So on that immediate level in "the seen" is only "the seen". The puthujjana accesses "the seen" by perceiving it (second circle). He does not directly know "the seen" (he's not aware of the process within the first circle). By perceiving "the seen" he further conceives things about "the seen" (third circle) and attends to the things conceived, e.g. the conception "mine". The things he conceive conceal "the seen", which the puthujjana is not able to recognize through his conceptions.

Now to the loops. The puthujjana not only conceives things about "the seen" but also conceives things in "the seen" and by being ignorant of that very process does not recognize that the thing conceived in "the seen" is not contained in "the "seen" on an immediate level but rather impregnated by conception. Not knowing this, the puthujjana attends (by perception) to the conception imposed into the first layer and wrongly regards it as immediate, as given. By doing this he then conceives things coming out of "the seen" neglecting that the cause for his conceptions has been imposed into the underlying layers. This process is indicated by the loop arrows. This loop further strengthen itself because of its recursivity.
The result is a strong belief in self and that things are "mine", so the puthujjana delights in it.

I hope this helps Spiny Norman.

best wishes, acinteyyo
Thag 1.20. Ajita - I do not fear death; nor do I long for life. I’ll lay down this body, aware and mindful.

pulga
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Re: Exploring the Three Marks.

Post by pulga » Sat Sep 06, 2014 11:50 am

I find the use of squares within squares in making sense of the structure of experience useful.

Image

This represents a single spatio-temporal horizon that is present, i.e. cognized. (By turning the diagram flat -- i.e. horizontally -- one can get a better sense of how it represents the structure of a line.) The lower right-hand corner represents the sense bases, i.e. the lived body -- a "here" that is pre-objective which can only be experienced within the contextual duality of the "six bases of contact", i.e. it requires an outer periphery, a multiplicity of "theres" (one of which is the singular object of attention "this" against a common ground made up of a plurality of "thats"). The two bases together with consciousness is contact. The initial square I take to be the "base" (or "field" or "region", i.e. āyatana) referred to in the Kāmaguṇasutta:
“Therefore, bhikkhus, that base should be understood, where the eye ceases and perception of forms cease. That base should be understood, where the ear ceases and perception of sounds cease.… That base should be understood, where the mind ceases and perception of mental phenomena cease. That base should be understood.” SN 35.117
The ceasing of this first initial square -- it's coming to an end -- sets the structure in motion. But in doing so it undermines the stability of the transcendental nature of the structure. The experience of transcendence is indelible to the structure, but so is its contingency upon contact.

If you take the diagram above as the "real" horizon that I happen to be experiencing "now" as my field of vision and consider the three other spatial horizons that are presently beyond my vision -- i.e. are "imaginary" -- a more general experience of greater complexity becomes apparent.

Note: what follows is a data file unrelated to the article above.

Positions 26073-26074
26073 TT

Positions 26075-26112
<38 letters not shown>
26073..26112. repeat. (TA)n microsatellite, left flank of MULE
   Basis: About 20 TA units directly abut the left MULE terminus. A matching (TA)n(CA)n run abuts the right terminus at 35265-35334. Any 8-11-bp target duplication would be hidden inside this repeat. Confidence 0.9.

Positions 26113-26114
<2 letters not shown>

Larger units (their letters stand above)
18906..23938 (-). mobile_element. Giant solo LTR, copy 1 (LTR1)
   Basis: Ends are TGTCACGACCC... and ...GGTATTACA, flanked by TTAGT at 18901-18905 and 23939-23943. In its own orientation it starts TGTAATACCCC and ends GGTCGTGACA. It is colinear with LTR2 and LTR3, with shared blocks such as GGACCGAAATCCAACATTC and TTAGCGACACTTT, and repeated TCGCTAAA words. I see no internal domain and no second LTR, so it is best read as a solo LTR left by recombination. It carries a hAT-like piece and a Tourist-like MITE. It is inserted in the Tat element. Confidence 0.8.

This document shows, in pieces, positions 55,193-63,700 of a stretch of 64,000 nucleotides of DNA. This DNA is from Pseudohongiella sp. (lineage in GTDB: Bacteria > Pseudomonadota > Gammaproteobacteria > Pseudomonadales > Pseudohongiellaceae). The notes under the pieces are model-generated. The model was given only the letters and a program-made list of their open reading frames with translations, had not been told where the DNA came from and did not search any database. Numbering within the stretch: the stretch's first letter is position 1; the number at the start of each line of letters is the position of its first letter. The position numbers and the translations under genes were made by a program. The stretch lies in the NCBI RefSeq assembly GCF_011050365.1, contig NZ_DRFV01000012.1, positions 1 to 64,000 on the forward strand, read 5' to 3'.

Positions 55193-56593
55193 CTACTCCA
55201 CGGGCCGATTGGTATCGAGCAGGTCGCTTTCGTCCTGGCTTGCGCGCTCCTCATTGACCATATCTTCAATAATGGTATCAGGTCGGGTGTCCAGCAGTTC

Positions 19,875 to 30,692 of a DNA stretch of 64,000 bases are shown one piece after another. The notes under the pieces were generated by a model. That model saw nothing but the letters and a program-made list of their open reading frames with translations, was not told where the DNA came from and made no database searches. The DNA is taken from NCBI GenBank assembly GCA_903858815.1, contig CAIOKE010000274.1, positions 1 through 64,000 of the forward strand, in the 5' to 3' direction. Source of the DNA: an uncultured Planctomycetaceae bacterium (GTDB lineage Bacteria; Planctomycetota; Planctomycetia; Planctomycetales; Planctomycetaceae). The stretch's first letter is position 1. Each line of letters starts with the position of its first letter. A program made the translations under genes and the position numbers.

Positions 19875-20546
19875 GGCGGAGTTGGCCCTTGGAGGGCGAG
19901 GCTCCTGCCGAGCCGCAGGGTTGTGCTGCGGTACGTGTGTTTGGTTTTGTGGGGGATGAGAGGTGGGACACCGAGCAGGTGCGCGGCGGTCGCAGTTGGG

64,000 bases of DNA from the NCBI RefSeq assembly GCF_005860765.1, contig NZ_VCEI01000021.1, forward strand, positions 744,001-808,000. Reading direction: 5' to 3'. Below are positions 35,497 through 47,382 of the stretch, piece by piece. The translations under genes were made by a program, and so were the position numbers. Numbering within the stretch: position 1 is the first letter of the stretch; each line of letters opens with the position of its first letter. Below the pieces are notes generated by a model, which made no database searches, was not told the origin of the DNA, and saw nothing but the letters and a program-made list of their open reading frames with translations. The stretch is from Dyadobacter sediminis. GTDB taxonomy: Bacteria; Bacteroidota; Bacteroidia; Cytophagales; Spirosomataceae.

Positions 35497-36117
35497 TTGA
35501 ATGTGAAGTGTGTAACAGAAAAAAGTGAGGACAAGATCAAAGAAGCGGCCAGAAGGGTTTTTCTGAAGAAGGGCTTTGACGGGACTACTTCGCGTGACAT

Image

This of course represents my physical presence in my room, within my house, within my town, within my state, within my country, within my world -- which begs the question: With the absolute ending, the utter passing of the whole of that initial square is it legitimate to qualify anything as mine?

This is where people fall back on transcendental consciousness: identifying it with the self or with God. In the case of Husserl, human finite consciousness is one level below that of divine infinite consciousness that spans the open-ended horizon of immediate experience.
The concern with an originary non-temporal experience is present throughout the Bernauer manuscripts. In text 2, perhaps one of the most lucid and insightful papers of the whole collection, Husserl turns to the distinction between finite, human consciousness and divine consciousness (Hua XXXIII, pp. 45–46). Consciousness is flow, says Husserl, but not flow in the ordinary sense of a water stream. It is a flow that does not occur in objective time but rather carries objective time within itself. Consciousness is present consciousness, and only as present consciousness is it consciousness of a reality (‘‘wirkliches’’) that in its own reality encloses the consciousness of its own reality (Hua XXXIII, p. 45). Unreality is not a nothing but rather a true having-been and a true will-be. As an ideal possibility, the present is all-embracing (allu¨berspannendes), omniscient (allwissendes) consciousness of itself and of all its own intentional states (Besta¨nden)—once we bear in mind that the horizon of obscurity, in which the past and future of the stream of consciousness are blurred, and which limits the perfection of consciousness’s self-perception, is an accidental limitation that can be thought of as infinitely widened in such a way that, as an idea, an omniscient, divine consciousness will result that includes itself in perfect clarity. By the same token, the finite consciousness is also omniscient, its intentionality too encompasses all its past and future, though not clearly, but as a potentiality for further clarity (Hua XXXIII, pp. 45–46).
https://www.academia.edu/8240822/On_Hus ... sciousness